James Michael Mark Dyer (June 7, 1930 – November 11, 2014) was bishop of the Episcopal Diocese of Bethlehem from 1982 to 1995.

The Right Reverend

James Michael Mark Dyer

M.Th., S.T.L., D.D.
Bishop of Bethlehem
ChurchEpiscopal Church
ElectedJune 26, 1982
In office1983–1995
PredecessorLloyd E. Gressle
SuccessorPaul V. Marshall
OrdinationAugust 25, 1963
ConsecrationNovember 6, 1982
by John Allin
Personal details
Born(1930-06-07)June 7, 1930
DenominationAnglican (prev. Roman Catholic)
ParentsJames M. Dyer & Anna Mahoney
SpouseMarie Elizabeth Dyer (1971-1999)
Amelia J. Gearey (2004-2014)
Previous post(s)Coadjutor Bishop of Bethlehem (1982-1983)

Early lifeEdit

Dyer was born on June 7, 1930 in Manchester, New Hampshire, the son of James M. Dyer and Anna Mahoney, both of Irish descent. He was baptised as a Roman Catholic in the Church of St Anne in Manchester, New Hampshire on June 21, 1930. He was educated at St Joseph's Cathedral High School and graduated in 1948. During the Korean War, he served in the US Navy. He was discharged on November 18, 1954 and studied at the American College of the University of Louvain in Belgium, where he studied contemporary philosophy between 1957 and 1959. Once returning to Manchester, he completed his studies at Saint Anselm College and graduated magna cum laude with a Bachelor of Arts in June 1959.

Religious lifeEdit

Dyer joined the Benedictines at Saint Anselm Abbey in Goffstown, New Hampshire and took his vows on July 11, 1960 and his name was changed to Mark. He was eventually ordained a priest on August 25, 1963. He graduated with a Master of Theology and a Licentiate of Sacred Theology from the University of Ottawa in 1965. He was also professor of Systematic and Ascetical Theology at St Anselm Abbey Seminary between 1965 and 1969 and professor of Systematic Theology at Queen of Peace Mission Seminary between 1968 and 1969.[1]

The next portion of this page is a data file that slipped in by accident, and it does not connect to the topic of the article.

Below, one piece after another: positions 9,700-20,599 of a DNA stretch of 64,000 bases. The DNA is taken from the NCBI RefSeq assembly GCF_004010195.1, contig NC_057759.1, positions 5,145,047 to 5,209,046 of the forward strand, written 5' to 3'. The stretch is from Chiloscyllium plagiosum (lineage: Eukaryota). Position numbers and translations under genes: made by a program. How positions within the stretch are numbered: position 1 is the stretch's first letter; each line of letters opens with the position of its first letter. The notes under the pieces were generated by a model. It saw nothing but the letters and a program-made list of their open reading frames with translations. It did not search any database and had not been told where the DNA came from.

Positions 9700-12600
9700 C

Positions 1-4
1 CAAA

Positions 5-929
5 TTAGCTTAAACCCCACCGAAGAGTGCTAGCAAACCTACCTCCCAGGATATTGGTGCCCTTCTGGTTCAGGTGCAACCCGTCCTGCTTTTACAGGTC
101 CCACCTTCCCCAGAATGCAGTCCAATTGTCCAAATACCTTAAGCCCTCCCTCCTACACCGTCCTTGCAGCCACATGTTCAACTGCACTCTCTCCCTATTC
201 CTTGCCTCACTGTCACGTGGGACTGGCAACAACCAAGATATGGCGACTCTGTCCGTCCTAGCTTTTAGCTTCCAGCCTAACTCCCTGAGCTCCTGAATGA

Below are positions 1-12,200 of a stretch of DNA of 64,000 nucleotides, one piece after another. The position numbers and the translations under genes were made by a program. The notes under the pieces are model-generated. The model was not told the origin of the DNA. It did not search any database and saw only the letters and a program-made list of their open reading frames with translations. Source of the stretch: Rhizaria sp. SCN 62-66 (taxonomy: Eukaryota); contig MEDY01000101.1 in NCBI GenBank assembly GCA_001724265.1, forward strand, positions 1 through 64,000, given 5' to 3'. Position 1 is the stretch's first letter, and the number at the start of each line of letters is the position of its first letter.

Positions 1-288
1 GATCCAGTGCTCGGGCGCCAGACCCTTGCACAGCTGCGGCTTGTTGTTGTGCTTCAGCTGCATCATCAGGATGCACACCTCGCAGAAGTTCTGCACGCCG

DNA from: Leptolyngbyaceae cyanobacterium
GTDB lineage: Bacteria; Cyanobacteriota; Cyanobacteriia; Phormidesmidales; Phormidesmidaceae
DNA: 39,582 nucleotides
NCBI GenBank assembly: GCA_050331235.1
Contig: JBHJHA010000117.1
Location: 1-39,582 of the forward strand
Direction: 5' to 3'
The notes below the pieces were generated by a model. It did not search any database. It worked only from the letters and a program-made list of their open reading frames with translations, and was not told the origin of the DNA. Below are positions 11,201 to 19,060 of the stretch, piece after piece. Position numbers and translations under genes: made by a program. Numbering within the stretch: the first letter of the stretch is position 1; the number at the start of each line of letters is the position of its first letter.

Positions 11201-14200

Conversion to Anglicanism and MinistryEdit

He remained as a member of the order and of the Roman Catholic Church till 1969, when he joined the Anglican Church of Canada at St Matthew's Church in Ottawa in September 1969. On April 17, 1971, he married Marie Elizabeth Hamlin, a former nun of the Anglican Order of St Anne. Eventually they adopted and raised three children. In 1971, Dyer was invited by Bishop John Burgess of Massachusetts to serve as a missioner to the clergy of his diocese and on June 15, 1971, he was received as an Episcopal priest. In 1976 he became priest-in-charge of Trinity Church in Bridgewater, Massachusetts, at a time when most of the congregation had voted to leave the Episcopal Church. In 1978, he became rector of Christ Church Hamilton and Wenham in South Hamilton, Massachusetts. He was also a supplementary professor of Patristic and Medieval Theology at Gordon-Conwell Theological Seminary in Massachusetts. In 1975 he was a nominee for the bishopric of Massachusetts after Bishop Burgess' retirement however he was not elected.[2]

Bishop of BethlehemEdit